Meet Community Clothing, the Brand Reviving British-Made Fashion
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Lucia van der Post on Community Clothing, a brand making high-quality essentials in what was once Britain’s industrial heartland
Community Clothing: the Brand Reviving British-Made Fashion
Grant, director of Savile Row favourites E Tautz and Norton & Sons, was moved by the fact that there were many factories in Britain still capable of doing brilliant work, but going through very difficult times. These were factories that had once helped the industrial heart of Britain grow rich but had now fallen on hard times. And, not only were they vital for the jobs they offered, but they also mattered for the spirit of community they represented.
At the same time, Grant felt there was room for everyday, good-quality clothes to fill the gap between ubiquitous fast fashion and big-ticket designer numbers. And so Community Clothing came into being. Grant now works with 28 factories across Britain, five of which are in the country’s most deprived areas. It has so far created over 130,000 hours of work for local people.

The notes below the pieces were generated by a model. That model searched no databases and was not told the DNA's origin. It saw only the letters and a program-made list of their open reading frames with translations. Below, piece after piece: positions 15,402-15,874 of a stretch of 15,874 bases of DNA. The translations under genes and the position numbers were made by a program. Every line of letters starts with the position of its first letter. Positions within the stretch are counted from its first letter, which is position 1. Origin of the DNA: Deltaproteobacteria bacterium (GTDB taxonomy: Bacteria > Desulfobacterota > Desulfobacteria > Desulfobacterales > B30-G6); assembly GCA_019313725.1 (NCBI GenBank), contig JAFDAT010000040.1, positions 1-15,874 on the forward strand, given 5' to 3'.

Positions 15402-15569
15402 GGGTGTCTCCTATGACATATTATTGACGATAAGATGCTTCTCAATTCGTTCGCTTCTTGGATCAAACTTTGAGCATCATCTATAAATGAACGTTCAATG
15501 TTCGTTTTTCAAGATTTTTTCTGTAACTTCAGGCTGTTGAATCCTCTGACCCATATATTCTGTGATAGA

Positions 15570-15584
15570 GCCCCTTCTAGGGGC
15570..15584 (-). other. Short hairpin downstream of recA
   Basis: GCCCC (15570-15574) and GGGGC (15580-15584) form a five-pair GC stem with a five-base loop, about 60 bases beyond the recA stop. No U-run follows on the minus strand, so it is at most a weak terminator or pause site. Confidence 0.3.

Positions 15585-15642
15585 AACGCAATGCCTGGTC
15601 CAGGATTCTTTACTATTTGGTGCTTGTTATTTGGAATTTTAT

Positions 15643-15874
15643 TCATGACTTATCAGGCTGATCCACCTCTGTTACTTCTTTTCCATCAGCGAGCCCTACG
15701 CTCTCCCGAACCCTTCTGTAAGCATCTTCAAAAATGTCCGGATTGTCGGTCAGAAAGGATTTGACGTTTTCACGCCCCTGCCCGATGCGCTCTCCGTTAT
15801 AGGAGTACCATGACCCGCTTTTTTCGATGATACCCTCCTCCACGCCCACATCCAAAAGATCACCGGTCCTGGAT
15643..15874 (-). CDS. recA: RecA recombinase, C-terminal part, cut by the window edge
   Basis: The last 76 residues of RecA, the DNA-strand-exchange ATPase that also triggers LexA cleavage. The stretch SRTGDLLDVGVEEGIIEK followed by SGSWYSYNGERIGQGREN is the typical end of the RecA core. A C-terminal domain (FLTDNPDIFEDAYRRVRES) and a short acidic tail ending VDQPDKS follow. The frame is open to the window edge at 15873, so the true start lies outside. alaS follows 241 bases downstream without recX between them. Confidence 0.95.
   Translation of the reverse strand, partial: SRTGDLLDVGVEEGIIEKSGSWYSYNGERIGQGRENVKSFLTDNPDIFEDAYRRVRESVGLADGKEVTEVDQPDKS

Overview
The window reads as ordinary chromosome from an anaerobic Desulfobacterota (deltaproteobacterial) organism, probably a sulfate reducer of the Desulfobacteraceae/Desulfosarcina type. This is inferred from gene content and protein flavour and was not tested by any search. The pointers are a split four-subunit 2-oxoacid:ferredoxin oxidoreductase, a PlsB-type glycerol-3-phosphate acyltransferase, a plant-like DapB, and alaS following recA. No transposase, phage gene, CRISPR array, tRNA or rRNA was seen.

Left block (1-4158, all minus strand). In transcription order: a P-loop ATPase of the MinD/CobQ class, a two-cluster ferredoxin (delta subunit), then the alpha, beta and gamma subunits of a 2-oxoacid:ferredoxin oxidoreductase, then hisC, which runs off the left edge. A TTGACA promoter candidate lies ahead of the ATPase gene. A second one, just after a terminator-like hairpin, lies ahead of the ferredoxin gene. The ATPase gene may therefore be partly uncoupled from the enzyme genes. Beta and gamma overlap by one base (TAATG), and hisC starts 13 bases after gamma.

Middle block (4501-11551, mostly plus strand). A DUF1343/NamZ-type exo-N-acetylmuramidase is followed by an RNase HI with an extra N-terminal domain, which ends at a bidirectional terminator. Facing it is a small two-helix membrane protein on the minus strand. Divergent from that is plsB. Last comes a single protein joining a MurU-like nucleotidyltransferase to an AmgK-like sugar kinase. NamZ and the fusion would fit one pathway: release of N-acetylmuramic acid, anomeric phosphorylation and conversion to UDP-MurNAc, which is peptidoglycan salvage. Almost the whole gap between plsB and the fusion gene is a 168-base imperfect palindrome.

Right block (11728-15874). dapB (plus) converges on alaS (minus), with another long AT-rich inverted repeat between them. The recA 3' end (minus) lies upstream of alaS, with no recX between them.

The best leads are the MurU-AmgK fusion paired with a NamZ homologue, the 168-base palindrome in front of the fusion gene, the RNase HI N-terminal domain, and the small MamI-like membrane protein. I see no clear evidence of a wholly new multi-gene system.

In the world in which we live, though, the critical test is whether the clothing is desirable – and whether it sells. Community Clothing offers well-cut and made wardrobe essentials: jeans, Breton sweaters, parkas, denim and cotton shirt dresses, plus much more.
It keeps costs down and quality high by producing its seasonless collections in factories’ off-peak seasons, ensuring year-round employment for workers. It also uses a localised supply chain to maximise efficiency and transparency, and only sells clothing from its website or from its small Blackburn shop (currently closed).
Covid-19 dependant, Grant’s future plans for the brand include starting a care club so customers can learn how to repair and alter clothes, and for the shop to become a focal point for the local community. After all, isn’t that what it’s all about?